AI Could Have Been Used To Mimic Voice In Audio Leaks: Defence Ministry

Ministry claims those who were involved in the call could have also recorded them and then shared them

AI Could Have Been Used To Mimic Voice In Audio Leaks: Defence Ministry

The federal defence ministry's explanation to the court on how audio leaks occurred included the possibility of artificial intelligence being used to mimic the voices of individuals heard in purported audio calls, which were then leaked to the media.

Moreover, the ministry explained that FIA could be asked to request relevant social media companies for records of relevant calls, given its legal authorisation to seek such data.

This was disclosed as a statement submitted to the Islamabad High Court (IHC) by the federal defence ministry earlier in the month, which emerged on Tuesday. It contained six explanations and suggestions for pursuing the audio leaks case.

The first explanation noted that various tools allow calls to be recorded on smartphones. "These tools are cheap and easily available for anyone to buy," the ministry claimed.

"Moreover, various groups provide paid services under which they claim to steal data from devices through various means," it added.

A second possibility, it explained, was that callers could also record each other's conversations/calls while using the speakerphone functionality, and later, this recording could be leaked or hacked.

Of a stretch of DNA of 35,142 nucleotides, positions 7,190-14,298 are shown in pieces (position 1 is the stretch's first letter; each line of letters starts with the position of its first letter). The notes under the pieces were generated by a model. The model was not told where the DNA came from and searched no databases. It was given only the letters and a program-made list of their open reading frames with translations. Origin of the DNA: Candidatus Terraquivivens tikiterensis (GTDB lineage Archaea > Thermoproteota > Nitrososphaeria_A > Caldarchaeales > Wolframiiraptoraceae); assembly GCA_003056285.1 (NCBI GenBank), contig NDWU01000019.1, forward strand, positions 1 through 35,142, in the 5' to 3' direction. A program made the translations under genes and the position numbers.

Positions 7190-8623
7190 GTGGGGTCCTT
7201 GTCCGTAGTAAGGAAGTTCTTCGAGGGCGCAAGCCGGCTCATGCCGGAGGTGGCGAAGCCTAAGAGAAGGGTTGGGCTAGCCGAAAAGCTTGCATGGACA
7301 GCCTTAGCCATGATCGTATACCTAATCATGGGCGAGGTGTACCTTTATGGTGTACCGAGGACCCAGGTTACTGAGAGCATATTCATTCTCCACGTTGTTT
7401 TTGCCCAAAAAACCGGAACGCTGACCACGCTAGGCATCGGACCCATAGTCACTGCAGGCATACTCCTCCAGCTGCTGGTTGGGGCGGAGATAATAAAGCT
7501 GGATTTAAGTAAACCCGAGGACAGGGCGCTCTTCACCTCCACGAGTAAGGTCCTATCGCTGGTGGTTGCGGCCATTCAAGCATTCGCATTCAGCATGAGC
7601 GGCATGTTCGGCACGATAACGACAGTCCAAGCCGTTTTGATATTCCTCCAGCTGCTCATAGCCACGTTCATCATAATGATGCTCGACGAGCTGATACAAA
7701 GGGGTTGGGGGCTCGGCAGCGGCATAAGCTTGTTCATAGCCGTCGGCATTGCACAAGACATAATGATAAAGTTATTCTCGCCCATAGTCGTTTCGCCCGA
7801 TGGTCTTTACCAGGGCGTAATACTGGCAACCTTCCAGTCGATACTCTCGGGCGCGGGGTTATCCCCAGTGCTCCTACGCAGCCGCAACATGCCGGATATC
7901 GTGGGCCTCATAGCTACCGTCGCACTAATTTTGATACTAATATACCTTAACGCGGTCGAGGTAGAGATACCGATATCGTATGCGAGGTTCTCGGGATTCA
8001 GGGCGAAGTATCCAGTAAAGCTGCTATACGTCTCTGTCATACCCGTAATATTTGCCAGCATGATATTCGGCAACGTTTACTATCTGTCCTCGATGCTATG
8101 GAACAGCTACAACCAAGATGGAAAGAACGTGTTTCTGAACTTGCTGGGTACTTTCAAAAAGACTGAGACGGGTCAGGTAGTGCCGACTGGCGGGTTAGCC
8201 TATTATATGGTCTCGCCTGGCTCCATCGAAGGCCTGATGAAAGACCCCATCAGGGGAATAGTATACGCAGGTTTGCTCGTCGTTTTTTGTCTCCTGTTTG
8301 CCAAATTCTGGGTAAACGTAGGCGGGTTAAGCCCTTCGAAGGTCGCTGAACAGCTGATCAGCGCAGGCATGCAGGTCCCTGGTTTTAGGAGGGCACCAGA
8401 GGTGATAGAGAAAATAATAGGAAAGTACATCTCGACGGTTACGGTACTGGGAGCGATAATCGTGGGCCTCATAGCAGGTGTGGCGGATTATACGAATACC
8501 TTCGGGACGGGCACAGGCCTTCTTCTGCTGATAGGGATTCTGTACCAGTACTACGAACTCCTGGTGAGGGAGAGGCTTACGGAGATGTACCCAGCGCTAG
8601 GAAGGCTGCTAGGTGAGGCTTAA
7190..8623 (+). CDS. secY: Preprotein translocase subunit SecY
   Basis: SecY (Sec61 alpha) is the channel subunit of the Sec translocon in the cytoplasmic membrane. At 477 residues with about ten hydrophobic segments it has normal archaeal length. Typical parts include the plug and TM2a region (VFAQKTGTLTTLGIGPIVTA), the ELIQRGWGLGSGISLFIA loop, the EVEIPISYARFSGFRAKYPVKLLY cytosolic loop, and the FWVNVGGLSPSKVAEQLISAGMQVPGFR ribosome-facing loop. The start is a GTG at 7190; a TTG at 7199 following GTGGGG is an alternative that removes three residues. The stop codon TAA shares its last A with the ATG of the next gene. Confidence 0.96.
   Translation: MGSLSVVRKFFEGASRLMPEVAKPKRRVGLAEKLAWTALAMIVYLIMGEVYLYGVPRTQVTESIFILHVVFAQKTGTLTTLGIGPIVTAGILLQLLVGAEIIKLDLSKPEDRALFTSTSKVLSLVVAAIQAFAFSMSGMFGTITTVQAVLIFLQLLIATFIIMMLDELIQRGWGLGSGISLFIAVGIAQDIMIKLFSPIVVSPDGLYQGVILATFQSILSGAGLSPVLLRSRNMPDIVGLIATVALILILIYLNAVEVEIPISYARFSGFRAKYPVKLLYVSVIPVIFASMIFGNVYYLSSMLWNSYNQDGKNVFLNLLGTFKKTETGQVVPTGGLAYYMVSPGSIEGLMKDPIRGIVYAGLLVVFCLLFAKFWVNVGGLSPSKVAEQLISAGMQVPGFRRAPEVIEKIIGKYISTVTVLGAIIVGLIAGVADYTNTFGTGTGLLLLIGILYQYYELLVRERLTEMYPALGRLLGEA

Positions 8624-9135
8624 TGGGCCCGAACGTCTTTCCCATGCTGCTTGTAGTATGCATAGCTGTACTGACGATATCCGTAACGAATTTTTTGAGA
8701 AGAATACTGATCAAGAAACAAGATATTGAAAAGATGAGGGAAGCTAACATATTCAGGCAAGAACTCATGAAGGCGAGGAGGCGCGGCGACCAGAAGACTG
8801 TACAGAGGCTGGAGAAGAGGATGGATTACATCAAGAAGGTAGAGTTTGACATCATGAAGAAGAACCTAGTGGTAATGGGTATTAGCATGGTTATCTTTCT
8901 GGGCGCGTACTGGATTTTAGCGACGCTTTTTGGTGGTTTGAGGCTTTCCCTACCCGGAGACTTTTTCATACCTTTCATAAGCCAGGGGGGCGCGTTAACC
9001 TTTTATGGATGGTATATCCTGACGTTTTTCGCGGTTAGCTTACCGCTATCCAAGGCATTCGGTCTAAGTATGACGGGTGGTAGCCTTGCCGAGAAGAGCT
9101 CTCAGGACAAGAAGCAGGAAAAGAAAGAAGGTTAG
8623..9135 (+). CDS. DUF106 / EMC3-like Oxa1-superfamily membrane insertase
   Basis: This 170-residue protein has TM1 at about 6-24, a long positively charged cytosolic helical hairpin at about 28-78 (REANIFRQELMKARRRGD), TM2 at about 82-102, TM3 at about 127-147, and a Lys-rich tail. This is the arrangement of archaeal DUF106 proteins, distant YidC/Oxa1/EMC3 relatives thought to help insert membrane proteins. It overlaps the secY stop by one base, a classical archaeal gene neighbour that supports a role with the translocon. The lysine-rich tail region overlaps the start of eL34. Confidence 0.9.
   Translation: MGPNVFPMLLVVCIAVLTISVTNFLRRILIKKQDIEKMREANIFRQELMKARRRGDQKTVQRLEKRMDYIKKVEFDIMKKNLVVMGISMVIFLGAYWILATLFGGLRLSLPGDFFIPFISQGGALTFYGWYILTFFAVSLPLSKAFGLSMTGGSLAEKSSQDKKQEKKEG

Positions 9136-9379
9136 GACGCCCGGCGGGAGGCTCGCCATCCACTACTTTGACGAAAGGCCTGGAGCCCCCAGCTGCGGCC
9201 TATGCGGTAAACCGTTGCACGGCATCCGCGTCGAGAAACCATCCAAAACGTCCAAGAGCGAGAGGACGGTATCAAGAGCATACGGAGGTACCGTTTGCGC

The third possibility, the ministry said, was to use artificial intelligence to mimic.

"With the advancement of artificial intelligence, there are various tools available which can alter the voice and change the content of any conversation. These tools can be used to mimic someone," the ministry said.

The ministry also said it was technically impossible for anyone snooping to determine with whom a call is being held.

"Being encrypted traffic, technically it is not possible to ascertain the source, only social media platforms can provide information [about the caller]."

The defence ministry further informed the court that under the Pakistan Electronic Crimes Act 2016 (PECA), the Federal Investigation Agency's (FIA) Cyber Crime Wing is the designated agency to probe cyber crimes. Under section 35 of PECA, FIA has the power to access or demand any information in readable and comprehensive format or plain version from service providers, including social media platforms.

The ministry suggested that the court direct FIA's cyber crime wing to investigate the matter further.